In M/s. Padia Timber Company (P) Ltd. v. The Board of Trustees of Vishakhapatnam Port Trust, the Supreme Court has reiterated that the acceptance of a conditional offer with a further condition does not result in a concluded contract. The Court has observed that when the acceptor attaches a new condition while accepting the contract already signed by the proposer, the contract is not complete until the proposer accepts the new condition.
Continue Reading Supreme Court Clarifies that Acceptance of a Conditional Offer with a Further Condition does not Result in a Concluded Contract
In a recent decision, the Delhi High Court dealt with the tort of unlawful interference in contractual relationships and inter alia held that the said tort has no place in India in view of Section 27 of the Indian Contract Act, 1872 (“Contract Act”).
The developer of a certain property at Amritsar agreed to lease the said property to the Plaintiff for fifteen years, by way of a term sheet. The Plaintiff paid a security deposit to the developer as per the term sheet and proceeded to draw up the main transaction document.
Upon learning that the Defendant (a competitor of the Plaintiff) had been pursuing the developer for the purpose of entering into an agreement with respect to the same property, the Plaintiff informed the Defendant about the term sheet executed by the developer with the Plaintiff and requested the Defendant to desist from pursuing the developer. However, the Plaintiff learnt that the developer had entered into an agreement with the Defendant with respect to the said property. Soon thereafter, the Plaintiff was informed by the developer that the term sheet stood terminated on account of the Plaintiff’s failure to execute the main transaction document within the stipulated time. The developer refunded the security deposit, which was accepted by the Plaintiff without protest. The Plaintiff alleged that (a) the Defendant induced the developer to terminate the term sheet with the Plaintiff; and (b) the Defendant had similarly attempted to interfere with transactions between the Plaintiff and developers of other properties in different cities.
The Plaintiff filed a suit against the Defendant inter alia seeking a permanent injunction to restrain the Defendant from inducing a breach of any agreement between the Plaintiff and third parties in respect of non-functional properties of the Plaintiff across India.
Continue Reading Competition or unlawful contractual interference: The line continues to remain blurred
In Part I of this post, we had discussed the concept of exclusion or limitation of liability clauses and the position in India. In this part, we will examine the position of such clauses in England and provide our views on such clauses.
Position in England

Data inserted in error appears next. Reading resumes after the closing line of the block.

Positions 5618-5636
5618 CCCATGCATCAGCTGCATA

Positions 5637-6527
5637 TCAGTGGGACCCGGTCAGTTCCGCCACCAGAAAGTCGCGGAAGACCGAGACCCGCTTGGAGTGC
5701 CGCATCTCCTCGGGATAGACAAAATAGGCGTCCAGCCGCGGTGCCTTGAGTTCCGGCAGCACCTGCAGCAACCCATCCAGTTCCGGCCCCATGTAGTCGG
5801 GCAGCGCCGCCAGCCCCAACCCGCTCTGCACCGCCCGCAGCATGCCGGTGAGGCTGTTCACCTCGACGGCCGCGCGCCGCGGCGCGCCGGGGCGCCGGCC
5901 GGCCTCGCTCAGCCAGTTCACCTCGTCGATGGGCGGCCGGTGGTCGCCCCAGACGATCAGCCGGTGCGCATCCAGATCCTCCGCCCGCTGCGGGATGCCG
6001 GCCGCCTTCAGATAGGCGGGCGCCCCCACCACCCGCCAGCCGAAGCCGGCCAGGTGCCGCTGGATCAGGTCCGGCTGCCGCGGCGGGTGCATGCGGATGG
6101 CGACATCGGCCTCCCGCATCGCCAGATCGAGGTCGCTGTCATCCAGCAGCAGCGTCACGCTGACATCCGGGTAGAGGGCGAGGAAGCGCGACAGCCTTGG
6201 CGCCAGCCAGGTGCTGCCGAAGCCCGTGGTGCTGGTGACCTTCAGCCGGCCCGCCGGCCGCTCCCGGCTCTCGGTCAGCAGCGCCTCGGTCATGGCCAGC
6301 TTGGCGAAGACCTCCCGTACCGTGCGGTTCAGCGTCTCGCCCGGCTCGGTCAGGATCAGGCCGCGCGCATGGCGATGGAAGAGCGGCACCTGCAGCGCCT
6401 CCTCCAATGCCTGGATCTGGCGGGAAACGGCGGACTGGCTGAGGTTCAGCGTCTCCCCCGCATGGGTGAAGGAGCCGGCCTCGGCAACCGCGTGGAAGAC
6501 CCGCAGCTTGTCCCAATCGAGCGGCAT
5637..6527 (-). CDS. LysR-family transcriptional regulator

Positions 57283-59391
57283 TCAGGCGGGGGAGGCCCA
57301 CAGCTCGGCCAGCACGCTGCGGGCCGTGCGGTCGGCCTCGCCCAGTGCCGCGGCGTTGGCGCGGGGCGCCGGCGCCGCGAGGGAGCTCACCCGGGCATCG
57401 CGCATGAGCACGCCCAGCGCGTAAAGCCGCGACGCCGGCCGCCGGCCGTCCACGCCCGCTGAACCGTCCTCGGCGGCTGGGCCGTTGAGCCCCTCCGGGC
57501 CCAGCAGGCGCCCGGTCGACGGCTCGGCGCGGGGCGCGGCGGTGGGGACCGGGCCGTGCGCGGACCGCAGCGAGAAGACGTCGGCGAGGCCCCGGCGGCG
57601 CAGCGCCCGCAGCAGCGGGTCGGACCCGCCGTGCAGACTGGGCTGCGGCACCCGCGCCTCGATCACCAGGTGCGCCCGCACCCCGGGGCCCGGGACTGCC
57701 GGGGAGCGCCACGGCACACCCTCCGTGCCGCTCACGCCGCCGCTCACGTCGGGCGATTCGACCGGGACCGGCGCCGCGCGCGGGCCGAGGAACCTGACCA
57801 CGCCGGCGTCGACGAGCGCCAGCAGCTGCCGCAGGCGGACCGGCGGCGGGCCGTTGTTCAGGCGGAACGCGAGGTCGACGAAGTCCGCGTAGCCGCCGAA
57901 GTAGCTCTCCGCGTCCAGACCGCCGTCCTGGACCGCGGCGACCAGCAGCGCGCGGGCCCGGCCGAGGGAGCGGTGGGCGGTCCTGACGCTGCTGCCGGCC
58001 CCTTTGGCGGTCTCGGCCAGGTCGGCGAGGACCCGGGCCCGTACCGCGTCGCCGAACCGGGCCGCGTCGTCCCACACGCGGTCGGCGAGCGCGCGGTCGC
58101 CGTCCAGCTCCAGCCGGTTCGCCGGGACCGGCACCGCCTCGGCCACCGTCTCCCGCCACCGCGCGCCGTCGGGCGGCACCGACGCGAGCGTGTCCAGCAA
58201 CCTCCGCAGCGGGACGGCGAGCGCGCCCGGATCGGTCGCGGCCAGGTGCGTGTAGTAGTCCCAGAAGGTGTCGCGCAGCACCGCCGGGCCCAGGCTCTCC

The application of clauses excluding or limiting liability in England is more consistent. When faced with standard form contracts or contracts where there is inequality of bargaining power, English courts apply the test of fairness or reasonableness of clauses in such contracts and refuse to enforce provisions of contracts that are unconscionable or exploitative.
Continue Reading Do parties have an unfettered right to exclude or limit their liability for breach of contract? – Part II
The law of damages in India is codified in Sections 73 and 74 of the Indian Contract Act, 1872 (“Contract Act”). Section 73 of the Contract Act provides that a party that suffers breach of contract is entitled to receive from the party that has broken the contract, compensation for any loss or damage caused to him thereby, which naturally arose in the usual course of things from such breach or which the parties knew, when they made the contract, to be likely to result from a breach. Section 73 of the Contract Act bars the grant of compensation for remote and indirect loss or damage sustained on account of breach of contract.
This bifurcation between damages towards losses, which naturally arise in the usual course of things (first limb) and losses that the parties knew, when they made the contract, to be likely to result from a breach of the contract (second limb), appears to be borrowed from the principle laid down in the celebrated English decision of Hadley v. Baxendale. The first limb is popularly referred to as general damages, whilst the second limb is referred to as special damages i.e. additional loss caused by a breach on account of special circumstances, outside the ordinary course of things, which was in the contemplation of the parties.
Continue Reading Do parties have an unfettered right to exclude or limit their liability for breach of contract? – Part I